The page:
In 55 BC Julius Caesar, Proconsul of Gaul landed in Britain with two legions, fought some skirmishes and then left the island. He returned in 54 BC with five legions and 2000 cavalry and went as far north as the Thames, which he crossed after defeating a coalition of British tribes. He again returned to Gaul and it was around 100 years before the Romans returned, in 43 AD. In that year the Emperor Claudius supervised a military campaign aiming at a permanent conquest. Over the next six years much of the country was occupied and Colchester was made the first provincial capital. At this time the Fosse Way, a road from Exeter to Lincoln, marked the frontier of the Roman province. The extension of the Roman occupation continued for a number of years, with the military fortresses being built at Caerleon in South Wales and Chester in 74 AD and the eventual building of Hadrian’s Wall starting in 122 AD.
Roman roads in the general area
The Fosse Way was, in the early years of Roman occupation, the boundary between Civil government to the south-east and Military government to the north-west. The area where Wickhamford now stands is about 20 miles to the West of the line of this road. Another Roman road, Icknield Street (also known as Ryknild Street), ran from the Fosse Way at Bourton-on-the-Water in a northerly direction to Templeborough in Yorkshire. It goes via Alcester, Studley, Redditch, Birmingham, Lichfield and Derby, passing close to Wickhamford at Honeybourne. There it now crosses the railway line at the station and is known locally as Buckle Street.
Commercial traffic in Roman Britain would also have made use of the navigable rivers. In our area, along the River Severn there were Roman settlements at Gloucester, Tewkesbury and Worcester.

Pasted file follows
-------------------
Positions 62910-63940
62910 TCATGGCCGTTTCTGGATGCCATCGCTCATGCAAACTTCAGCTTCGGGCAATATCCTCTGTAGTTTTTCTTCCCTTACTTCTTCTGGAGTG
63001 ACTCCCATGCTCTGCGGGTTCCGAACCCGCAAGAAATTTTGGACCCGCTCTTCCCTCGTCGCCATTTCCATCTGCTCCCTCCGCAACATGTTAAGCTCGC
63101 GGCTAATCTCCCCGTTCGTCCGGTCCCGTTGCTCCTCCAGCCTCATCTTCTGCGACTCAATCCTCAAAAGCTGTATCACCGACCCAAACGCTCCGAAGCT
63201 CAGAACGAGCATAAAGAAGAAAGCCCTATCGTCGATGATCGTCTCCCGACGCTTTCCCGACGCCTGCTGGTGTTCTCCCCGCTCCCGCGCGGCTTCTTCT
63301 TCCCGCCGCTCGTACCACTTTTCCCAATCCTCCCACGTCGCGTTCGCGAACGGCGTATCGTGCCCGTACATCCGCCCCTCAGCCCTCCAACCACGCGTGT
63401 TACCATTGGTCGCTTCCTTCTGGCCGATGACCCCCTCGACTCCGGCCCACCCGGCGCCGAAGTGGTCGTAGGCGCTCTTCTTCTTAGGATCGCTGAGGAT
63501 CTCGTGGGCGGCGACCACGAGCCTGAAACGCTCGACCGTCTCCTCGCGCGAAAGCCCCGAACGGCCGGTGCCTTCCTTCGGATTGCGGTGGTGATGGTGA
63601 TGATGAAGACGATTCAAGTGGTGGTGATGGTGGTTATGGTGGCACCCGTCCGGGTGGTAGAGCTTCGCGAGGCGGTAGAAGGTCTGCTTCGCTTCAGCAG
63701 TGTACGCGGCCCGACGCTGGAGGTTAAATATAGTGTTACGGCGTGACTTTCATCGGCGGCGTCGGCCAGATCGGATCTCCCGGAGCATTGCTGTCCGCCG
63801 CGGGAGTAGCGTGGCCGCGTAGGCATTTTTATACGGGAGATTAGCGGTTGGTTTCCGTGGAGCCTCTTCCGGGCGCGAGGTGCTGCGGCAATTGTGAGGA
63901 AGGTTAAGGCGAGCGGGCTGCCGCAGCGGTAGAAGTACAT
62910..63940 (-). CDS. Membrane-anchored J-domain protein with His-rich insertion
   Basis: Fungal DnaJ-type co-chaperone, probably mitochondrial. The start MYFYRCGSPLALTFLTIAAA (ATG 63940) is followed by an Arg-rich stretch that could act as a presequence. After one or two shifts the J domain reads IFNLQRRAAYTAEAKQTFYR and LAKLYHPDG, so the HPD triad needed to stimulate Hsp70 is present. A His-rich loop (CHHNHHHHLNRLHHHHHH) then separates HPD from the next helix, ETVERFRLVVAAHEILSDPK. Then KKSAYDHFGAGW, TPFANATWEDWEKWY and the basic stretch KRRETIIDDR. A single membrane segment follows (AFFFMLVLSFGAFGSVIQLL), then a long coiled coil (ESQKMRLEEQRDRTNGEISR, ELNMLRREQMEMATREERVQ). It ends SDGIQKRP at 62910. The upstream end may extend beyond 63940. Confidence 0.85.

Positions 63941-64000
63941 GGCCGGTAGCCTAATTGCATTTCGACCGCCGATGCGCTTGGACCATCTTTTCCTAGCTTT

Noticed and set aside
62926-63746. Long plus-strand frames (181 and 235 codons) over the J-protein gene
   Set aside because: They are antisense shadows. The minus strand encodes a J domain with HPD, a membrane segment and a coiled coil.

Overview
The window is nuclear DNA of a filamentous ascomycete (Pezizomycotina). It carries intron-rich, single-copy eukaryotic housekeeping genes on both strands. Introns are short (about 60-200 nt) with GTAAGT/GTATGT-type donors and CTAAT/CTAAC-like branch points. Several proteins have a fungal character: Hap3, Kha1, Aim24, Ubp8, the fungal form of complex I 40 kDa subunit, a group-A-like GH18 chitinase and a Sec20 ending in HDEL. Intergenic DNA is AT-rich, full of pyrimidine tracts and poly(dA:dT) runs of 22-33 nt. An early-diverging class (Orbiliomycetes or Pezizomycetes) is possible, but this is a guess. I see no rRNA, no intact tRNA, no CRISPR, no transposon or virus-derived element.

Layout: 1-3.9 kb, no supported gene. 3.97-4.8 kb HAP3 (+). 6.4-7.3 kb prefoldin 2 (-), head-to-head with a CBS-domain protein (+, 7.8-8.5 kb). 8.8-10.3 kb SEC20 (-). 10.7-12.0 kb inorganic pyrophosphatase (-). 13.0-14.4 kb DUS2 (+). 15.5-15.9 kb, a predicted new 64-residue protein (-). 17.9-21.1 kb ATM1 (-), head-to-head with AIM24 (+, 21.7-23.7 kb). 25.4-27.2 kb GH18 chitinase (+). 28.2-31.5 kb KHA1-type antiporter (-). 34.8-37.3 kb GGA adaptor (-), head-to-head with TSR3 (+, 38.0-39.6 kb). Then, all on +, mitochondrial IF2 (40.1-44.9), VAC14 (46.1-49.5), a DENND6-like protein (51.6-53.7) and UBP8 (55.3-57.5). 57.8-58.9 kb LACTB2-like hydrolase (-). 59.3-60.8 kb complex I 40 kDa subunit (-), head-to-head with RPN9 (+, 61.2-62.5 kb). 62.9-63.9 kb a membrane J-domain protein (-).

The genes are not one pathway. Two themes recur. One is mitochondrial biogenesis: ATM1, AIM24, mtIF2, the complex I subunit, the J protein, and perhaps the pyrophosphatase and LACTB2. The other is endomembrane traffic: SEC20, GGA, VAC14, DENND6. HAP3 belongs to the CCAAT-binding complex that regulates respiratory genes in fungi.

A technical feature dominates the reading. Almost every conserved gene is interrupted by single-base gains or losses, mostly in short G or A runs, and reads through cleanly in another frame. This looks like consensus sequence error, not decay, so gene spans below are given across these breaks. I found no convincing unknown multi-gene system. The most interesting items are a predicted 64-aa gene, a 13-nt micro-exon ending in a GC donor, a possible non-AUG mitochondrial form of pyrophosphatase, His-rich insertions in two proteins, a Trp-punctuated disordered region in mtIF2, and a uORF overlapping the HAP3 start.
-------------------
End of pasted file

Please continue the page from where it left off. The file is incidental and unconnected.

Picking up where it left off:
A Roman road through Wickhamford?
What is of local interest is the line of a road connecting the settlement on the Severn at Tewkesbury and Icknield Street at Honeybourne. This road left Tewkesbury and went in a north-easterly direction through Beckford towards the Hinton crossroads on the present A46. It then headed toward Wickhamford along today's bridle path from Hinton to the village. Today this reaches the A44 near the entrance to Field Farm. Its original alignment across what are today the fields of Wickham Farm takes it to where Manor Road has its junction with Manor Close. It then follows the route of Manor Close and continues along the bridle path to emerge on the Badsey/Willersey Road at the spot known as ‘Frances Grave’. It followed the Willersey Road for short while to Pear Tree Corner and then went straight on, as what is now another bridle path, passing ‘Allen’s Barn’ and out onto the Bretforton/Weston-sub-Edge Road (B4035). It crossed this to follow the present road to Cow Honeybourne and then met Icknield Street. Although debatable, it is possible that this is the route of a minor Roman Road. Also, the remains of a well-built track, possibly of Roman origin, went from this road the short distance to where Wickhamford Mill stands today.
Evidence of the Roman occupation
After nearly four centuries of Roman occupation, the legions were finally withdrawn back to Gaul in 410 AD. Evidence of the presence of the Romans across the country is widespread and diverse. It takes the form of extant structures such as Hadrian’s Wall, or excavated buildings like Chedworth Villa, near Cirencester, and the remains in central Gloucester. Artefacts are found in hoards or scattered across the fields in the form of pottery, bricks, roof tiles and tesserae of mosaic floors or metal objects such as coins, keys, ornaments, nails and pins.
Roman finds in Wickhamford